May 16, 2016
There has been significant expansion of flexible working arrangements (FWAs) in the last two decades, driven to some degree by the work-life balance agenda. However, in practice work-life balance and flexible working continue to be viewed as a ‘women’s issue’, as women more often reduce hours or work part-time. But recent research conducted by my own department suggests that women working flexibly are not experiencing the potential wellbeing benefits when compared to men. Flexible working arrangements include part-time, flexi-time, job share and homeworking. Part-time accounts for approximately 40 percent of female employment and is the most common FWA used by women. Term-time working is also used predominantly by women, reflecting the typical gender roles regarding caring for school-aged children. Meanwhile, flexi-time remains the most common arrangement used by men, at around 19 percent.
I analysed data from the British Household Panel Survey and the Understanding Society survey , to explore the impact of using flexible working arrangements on job, leisure and life satisfaction, and revealed a number of important findings.
Firstly, FWAs are used differently by men and women. Men more often use flexi-time, perhaps to give them increased flexibility and control over work while retaining full-time hours and associated benefits including pay. Reduced hours may be used with a greater degree of choice by younger men (combined with study) or by older men as part-retirement. In contrast, women more often reduce hours using part-time, or less frequently job-share, as a result of their greater household contribution.
Secondly, I found strong evidence regarding the impacts of FWAs – some have positive effects on satisfaction, but again there are important differences between genders.
Flexi-time has positive effects on men’s job and life satisfaction, but may actually result in specific negative impacts for women. This reflects the practical challenges for women, who often combine their commute with the ‘school-run’ and other household tasks, potentially limiting the use, and benefits, of this FWA, something which I have found strong evidence for in previous research.
Reduced hours have certain negative effects for women on job (part-time when used for extended periods) and leisure/life satisfaction (job-share). Some women are able to use reduced hours ‘optimally’ e.g. those using part-time following maternity leave. However, those using reduced hours for lengthier periods, often through constraint, may be ‘trapped’ in ‘restrictive’ flexible employment.
This corresponds with the notion of some part-time jobs being poor quality and supports suggestions from other research that efforts are needed to improve the quality of part-time options. Women working part-time, though, do encounter benefits with respect to leisure satisfaction, perhaps through easing the management of their household contribution.
Finally, clear evidence is found of the positive impacts of homeworking, on both job and leisure satisfaction for both men and women, evidencing the general benefits of increased control over both the timing and location of work, enabling better management of work alongside household responsibilities.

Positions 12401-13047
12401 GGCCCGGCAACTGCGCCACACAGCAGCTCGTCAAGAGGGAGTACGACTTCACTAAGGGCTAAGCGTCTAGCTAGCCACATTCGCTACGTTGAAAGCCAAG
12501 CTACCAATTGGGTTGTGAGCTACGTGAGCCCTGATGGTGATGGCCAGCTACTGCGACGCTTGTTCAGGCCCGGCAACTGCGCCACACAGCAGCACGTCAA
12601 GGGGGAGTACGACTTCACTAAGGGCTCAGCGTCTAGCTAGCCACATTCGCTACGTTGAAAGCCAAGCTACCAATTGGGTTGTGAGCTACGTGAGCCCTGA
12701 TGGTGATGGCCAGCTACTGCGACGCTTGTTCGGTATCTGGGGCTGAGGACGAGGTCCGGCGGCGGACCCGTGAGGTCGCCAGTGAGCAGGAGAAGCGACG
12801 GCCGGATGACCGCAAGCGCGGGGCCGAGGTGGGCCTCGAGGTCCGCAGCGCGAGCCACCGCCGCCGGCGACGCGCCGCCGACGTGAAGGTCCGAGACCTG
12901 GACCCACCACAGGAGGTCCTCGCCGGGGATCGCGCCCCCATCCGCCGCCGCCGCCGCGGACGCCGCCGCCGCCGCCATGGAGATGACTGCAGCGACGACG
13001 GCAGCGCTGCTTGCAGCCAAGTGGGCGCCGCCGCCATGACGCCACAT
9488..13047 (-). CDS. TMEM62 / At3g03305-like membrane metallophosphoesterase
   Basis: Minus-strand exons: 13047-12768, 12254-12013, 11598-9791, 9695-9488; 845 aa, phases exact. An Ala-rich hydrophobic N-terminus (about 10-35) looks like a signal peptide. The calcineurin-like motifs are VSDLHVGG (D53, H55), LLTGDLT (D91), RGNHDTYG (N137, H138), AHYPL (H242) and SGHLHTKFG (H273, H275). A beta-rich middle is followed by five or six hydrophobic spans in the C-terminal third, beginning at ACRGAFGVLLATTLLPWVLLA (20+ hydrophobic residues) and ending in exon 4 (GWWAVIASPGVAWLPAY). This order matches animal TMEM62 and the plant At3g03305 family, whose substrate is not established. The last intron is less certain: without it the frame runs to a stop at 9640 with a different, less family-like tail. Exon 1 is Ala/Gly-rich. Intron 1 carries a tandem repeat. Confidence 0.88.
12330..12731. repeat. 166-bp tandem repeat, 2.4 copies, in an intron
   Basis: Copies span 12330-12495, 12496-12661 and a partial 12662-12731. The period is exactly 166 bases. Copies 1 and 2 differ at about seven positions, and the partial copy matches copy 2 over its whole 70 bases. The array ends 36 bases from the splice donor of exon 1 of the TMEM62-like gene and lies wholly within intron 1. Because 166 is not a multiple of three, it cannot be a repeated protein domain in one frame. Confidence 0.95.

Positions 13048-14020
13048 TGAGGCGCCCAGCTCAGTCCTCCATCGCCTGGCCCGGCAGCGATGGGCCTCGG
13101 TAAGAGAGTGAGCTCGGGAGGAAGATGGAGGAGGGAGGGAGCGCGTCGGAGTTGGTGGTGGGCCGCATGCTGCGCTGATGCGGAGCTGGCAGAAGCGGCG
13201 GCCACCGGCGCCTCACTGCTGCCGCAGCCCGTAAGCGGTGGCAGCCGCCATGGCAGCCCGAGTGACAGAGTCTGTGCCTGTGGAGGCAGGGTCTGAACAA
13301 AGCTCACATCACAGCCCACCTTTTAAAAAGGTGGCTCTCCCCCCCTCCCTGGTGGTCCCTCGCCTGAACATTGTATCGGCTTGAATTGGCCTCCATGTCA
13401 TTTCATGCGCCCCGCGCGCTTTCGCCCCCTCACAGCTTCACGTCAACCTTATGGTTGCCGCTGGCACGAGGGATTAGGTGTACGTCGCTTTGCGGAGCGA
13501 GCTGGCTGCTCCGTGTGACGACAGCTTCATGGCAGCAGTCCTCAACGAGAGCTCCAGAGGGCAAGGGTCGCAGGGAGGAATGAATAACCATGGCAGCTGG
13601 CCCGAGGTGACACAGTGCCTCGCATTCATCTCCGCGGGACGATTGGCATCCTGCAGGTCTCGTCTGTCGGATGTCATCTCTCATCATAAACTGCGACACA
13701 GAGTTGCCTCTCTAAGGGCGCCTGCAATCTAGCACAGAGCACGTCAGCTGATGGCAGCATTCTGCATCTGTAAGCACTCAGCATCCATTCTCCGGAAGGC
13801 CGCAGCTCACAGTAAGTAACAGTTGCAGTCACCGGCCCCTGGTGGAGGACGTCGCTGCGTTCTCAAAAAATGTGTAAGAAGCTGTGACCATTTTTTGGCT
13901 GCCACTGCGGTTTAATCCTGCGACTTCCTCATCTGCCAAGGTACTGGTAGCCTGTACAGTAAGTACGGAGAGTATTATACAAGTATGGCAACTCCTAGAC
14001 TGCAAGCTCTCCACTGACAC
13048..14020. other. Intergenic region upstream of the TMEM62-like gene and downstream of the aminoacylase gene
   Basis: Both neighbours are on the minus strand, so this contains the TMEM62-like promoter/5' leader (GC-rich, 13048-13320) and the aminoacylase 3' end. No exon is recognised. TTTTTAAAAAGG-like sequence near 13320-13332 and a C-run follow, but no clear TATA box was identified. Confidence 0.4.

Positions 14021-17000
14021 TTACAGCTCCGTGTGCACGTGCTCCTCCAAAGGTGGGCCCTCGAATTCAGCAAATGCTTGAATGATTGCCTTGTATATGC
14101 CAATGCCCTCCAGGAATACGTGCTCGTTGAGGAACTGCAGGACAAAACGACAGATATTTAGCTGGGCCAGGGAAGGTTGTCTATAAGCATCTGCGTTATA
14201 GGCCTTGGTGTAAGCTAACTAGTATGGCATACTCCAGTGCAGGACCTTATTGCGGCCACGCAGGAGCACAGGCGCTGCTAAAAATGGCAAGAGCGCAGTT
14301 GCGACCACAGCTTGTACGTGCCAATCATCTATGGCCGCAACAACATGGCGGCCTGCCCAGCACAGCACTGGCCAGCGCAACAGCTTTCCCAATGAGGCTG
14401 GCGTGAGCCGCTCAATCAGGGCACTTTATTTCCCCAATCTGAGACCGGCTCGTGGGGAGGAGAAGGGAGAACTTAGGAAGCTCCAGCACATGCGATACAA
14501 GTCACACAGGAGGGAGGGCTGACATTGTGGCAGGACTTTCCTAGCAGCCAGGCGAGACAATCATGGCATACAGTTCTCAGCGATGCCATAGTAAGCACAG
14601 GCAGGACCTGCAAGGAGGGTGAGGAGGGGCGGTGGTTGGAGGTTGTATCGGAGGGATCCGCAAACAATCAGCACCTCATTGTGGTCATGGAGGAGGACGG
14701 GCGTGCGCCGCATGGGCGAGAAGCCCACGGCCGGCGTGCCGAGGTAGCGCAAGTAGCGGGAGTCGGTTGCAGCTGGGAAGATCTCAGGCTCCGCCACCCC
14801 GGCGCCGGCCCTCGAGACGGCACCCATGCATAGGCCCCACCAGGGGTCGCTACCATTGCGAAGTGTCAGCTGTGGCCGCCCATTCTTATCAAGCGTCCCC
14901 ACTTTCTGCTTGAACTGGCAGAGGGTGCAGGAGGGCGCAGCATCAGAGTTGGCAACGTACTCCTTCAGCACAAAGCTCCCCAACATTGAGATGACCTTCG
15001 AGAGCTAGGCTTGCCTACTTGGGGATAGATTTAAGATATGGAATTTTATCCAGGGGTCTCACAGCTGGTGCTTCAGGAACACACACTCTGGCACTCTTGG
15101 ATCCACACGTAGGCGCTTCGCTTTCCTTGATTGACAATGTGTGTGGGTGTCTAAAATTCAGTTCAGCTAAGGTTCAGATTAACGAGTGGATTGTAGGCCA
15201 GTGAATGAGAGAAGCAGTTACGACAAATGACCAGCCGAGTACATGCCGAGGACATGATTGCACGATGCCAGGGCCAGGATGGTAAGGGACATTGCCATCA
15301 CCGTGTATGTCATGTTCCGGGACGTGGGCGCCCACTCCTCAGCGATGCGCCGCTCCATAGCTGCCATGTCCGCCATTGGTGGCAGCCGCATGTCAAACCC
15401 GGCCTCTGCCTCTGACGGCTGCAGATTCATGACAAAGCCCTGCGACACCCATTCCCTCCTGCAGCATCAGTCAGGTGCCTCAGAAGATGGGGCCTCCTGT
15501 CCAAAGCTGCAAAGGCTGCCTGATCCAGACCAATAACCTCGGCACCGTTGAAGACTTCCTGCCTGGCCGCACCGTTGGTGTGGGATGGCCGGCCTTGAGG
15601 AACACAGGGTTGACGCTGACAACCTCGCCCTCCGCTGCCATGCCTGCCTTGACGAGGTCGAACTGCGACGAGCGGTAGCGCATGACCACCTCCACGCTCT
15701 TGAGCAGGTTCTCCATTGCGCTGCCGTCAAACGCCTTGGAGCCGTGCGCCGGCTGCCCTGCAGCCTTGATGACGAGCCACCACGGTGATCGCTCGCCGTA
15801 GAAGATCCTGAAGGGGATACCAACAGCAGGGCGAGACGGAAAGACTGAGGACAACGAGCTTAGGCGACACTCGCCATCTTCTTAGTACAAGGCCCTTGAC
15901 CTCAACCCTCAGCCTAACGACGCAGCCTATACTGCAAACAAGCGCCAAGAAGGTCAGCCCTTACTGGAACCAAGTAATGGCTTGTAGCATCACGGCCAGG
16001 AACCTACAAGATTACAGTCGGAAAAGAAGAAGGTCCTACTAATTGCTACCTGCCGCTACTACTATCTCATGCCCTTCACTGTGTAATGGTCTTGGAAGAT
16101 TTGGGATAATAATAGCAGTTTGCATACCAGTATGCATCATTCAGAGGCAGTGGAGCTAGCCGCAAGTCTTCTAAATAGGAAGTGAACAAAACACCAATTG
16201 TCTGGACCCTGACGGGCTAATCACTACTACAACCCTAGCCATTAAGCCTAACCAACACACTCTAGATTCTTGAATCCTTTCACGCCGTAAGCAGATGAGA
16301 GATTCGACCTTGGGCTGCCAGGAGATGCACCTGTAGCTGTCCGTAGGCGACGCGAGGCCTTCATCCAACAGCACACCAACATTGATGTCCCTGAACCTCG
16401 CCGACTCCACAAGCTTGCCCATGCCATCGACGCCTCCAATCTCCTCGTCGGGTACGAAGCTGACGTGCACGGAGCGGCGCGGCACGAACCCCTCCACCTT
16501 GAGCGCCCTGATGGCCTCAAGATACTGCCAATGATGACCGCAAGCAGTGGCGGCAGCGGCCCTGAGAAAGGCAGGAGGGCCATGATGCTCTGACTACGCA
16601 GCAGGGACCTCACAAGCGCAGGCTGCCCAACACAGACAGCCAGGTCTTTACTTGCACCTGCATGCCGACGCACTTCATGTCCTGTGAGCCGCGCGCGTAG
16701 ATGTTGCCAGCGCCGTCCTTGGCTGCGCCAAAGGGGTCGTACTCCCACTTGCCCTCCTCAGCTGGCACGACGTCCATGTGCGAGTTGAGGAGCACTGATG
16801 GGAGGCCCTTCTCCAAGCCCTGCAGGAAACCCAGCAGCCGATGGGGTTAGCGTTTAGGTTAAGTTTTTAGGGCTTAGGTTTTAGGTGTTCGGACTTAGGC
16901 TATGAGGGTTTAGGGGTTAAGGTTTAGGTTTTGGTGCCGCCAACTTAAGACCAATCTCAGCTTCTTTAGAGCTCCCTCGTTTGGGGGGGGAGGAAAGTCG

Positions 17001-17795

What these findings suggest is that FWAs have the potential to improve the lives of many workers, evident in the positive effects found on employee satisfaction levels, through enabling better management of work alongside other aspects of life.
However, current implementation of formal FWAs in UK organisations remains heavily gendered, and is not generating positive outcomes for at least some employees. There remain significant availability-use gaps for certain FWAs, and less than desirable outcomes for some women using reduced hours. These problems are more common among women due to the high level of use among mothers, for whom these FWAs may provide the only route to continued employment.
The findings suggest current policy and workplace practice needs to be revisited to: (1) dissolve the typical gender roles which remain attached to flexible working; (2) facilitate ‘choice’ in the use of FWAs, and; (3) improve the quality of reduced hours options.
The findings also have important broader implications for policymakers and society. Specifically, the findings reflect limitations in the Flexible Working Regulations, in particular policy surrounding how employers make decisions regarding whether to approve requests for flexible working, and the quality of some flexible working arrangements.
In addition, gender-typical roles which impact care arrangements continue to act as a source of constraint among many working women, perpetuating structures which do not treat men and women equally within organisations and the home.
Dr Daniel Wheatley is principal lecturer in Economics at Nottingham Business School, Nottingham Trent University. Note: British Household Panel Survey (waves 11-19) and Understanding Society (wave 2) from 2001-2010/11. The BHPS is an annual survey of adult members (aged 16+ years) of a nationally representative sample of over 5,000 households (10,000 individuals) (BHPS, 2010). Understanding Society subsumed the BHPS in 2009, incorporating the BHPS sample in wave 2. Understanding Society is a multi-topic longitudinal sample survey of 40,000 households, aiming to improve understanding of social/economic change in Britain at household and individual levels.